I remember it like it happened just yesterday. I was about 18-19 years old. It was the summer holidays and we were attending a cousin’s upanayanam. Since it was during the school break, the entire hoard of my cousins had landed in town – we were close to 15 of us and were having a great time chatting and goofing around.
I was dressed in a silk pavadai-dhavani or half-sari – I still remember the exact dress I wore. Soon enough, it was lunchtime and we all headed to the dining hall of the mandapam which was filled with several rows of steel tables and chairs. I sat down at the end of one row, my younger cousins seated next to me and we waited to be served on banana leaves, still chattering amidst ourselves. I remember the caterers being dressed in identical white shirts, veshtis folded up, standing around and waiting to serve.
Suddenly, I felt a hand on my waist, grazing against my bare skin, pinching my waist hard, and trying to grab. I froze for a moment and by the time I recovered, the man had melted into the crowd. I couldn’t identify him among the crowd of the 7-10 catering staff who were standing there. I remember scanning their faces – searching for a man with shifty eyes or a smirk on his face. I couldn’t find him and till date, I regret that I didn’t see his face.
I was both angry and upset and my eyes were filled with tears, but the ‘elder sister’ instinct in me took over instantly. My skin had turned red and I pulled the pallu across to cover it. I leaned back to check who was seated at the other end of the table and breathed a sigh of relief when I realised it was a tall and much older cousin brother. The younger girls were between us – thank God for that. My mind was on high alert for the rest of the day and the next day -I carefully refused to let my younger sister or any of my cousins go to the dining area alone, and till today, refuse to let them sit at the edge of the table. I remember wrestling with my feelings – wondering if I should tell the elders of the family. It was not a fear that they wouldn’t believe me – my concern was that they would, and that my grandfather would cause a huge fuss and commotion. I didn’t want to be the cause of any unpleasantness at a happy occasion, and so, I kept quiet.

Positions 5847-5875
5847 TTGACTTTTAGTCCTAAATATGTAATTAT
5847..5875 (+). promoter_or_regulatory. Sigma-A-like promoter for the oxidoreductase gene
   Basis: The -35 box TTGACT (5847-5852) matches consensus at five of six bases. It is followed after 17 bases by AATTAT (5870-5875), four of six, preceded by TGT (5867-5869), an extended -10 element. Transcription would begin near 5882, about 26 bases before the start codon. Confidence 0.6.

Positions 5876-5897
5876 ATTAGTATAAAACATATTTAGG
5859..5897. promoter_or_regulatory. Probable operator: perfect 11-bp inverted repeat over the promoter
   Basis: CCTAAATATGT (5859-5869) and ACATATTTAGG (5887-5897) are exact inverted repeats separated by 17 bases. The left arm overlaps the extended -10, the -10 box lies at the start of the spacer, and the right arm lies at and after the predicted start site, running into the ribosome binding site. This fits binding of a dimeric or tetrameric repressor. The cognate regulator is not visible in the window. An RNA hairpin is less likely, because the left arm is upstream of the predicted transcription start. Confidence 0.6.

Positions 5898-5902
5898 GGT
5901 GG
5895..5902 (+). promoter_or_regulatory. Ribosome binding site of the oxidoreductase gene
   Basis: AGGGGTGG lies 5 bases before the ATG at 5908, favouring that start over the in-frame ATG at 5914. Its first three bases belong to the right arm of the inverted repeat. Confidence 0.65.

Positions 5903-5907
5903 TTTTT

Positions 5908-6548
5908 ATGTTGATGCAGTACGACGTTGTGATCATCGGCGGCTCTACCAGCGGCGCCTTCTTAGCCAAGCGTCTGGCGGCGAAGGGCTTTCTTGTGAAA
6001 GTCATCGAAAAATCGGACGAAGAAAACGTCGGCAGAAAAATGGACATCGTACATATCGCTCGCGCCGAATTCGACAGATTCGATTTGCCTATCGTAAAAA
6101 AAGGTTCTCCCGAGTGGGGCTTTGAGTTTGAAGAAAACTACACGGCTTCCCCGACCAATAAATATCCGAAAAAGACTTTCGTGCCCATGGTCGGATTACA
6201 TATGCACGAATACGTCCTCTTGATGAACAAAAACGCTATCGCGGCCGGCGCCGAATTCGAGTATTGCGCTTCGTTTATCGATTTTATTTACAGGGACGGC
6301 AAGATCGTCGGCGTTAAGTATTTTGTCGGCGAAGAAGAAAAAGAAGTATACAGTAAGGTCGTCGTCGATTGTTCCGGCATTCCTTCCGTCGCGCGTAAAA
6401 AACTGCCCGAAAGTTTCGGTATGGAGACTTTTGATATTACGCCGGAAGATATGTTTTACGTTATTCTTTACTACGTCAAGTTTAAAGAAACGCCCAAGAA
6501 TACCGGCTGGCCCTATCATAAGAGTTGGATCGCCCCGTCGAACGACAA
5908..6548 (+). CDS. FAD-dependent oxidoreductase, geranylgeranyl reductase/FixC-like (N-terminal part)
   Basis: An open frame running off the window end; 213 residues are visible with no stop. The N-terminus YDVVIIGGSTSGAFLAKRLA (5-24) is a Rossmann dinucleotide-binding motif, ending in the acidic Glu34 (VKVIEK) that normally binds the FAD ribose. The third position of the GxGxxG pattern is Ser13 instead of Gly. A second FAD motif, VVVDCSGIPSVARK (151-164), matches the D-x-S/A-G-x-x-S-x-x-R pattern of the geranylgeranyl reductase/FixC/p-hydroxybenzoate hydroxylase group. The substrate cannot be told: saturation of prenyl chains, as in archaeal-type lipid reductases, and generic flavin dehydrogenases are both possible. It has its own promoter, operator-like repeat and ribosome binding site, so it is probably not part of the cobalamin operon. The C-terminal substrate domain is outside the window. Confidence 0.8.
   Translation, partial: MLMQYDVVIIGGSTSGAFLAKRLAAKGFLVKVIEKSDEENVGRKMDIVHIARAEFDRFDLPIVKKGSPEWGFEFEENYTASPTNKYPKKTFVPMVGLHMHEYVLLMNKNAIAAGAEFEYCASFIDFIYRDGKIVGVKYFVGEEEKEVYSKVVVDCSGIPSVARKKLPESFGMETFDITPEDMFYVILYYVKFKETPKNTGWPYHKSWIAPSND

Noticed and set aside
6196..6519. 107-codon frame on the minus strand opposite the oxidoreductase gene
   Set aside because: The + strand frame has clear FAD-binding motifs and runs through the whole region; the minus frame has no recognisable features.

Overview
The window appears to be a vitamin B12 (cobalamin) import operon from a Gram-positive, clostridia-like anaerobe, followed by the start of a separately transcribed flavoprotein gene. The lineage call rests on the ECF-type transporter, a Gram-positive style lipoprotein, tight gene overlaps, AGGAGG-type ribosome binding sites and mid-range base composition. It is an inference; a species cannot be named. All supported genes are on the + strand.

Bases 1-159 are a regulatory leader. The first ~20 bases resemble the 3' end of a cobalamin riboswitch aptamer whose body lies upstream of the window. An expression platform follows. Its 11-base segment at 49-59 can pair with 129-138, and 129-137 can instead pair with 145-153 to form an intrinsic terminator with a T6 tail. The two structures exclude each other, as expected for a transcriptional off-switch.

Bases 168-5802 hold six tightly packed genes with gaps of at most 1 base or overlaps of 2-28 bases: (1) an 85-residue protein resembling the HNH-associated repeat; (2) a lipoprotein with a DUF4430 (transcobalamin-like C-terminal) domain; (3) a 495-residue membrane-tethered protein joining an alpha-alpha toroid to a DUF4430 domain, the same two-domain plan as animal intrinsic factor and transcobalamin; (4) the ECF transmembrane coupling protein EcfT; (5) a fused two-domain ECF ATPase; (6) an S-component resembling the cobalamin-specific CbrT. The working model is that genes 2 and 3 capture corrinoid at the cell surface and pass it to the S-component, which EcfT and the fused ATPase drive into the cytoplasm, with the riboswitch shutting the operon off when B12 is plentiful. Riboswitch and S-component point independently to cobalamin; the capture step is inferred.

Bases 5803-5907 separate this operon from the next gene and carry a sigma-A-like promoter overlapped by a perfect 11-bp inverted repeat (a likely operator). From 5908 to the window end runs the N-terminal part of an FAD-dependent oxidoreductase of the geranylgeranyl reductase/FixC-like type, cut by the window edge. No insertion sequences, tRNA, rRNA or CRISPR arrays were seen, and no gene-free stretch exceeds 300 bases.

Some might dismiss this as a minor offence, considering that scores of women and young girls face the same and worse every day – I don’t know, but it has stayed with me for over 5 years now.
A couple of weekends ago, I had met my girlfriends for dinner and one of them was telling us the story of how her marriage of 6 months is falling apart – with her husband abusing her emotionally and sexually. We all listened, tears in our eyes. And then she said she’d told her parents and in-laws about the abuse – every sordid detail, and together they’d confronted her husband. She filed for divorce the next day. Another of my friends, ‘X’, then asked, ‘What? You told your parents and in-laws about your husband’s sexual abuse??! Why would you? Its too sickening to be shared!’
Something inside me snapped when I heard that and I yelled at her. Its sad enough that a friend is going through such horror but to question her courage in dealing with it angered me to no end. My relationship with X has changed since that day, but it doesn’t bother me – there are somethings that need to be said.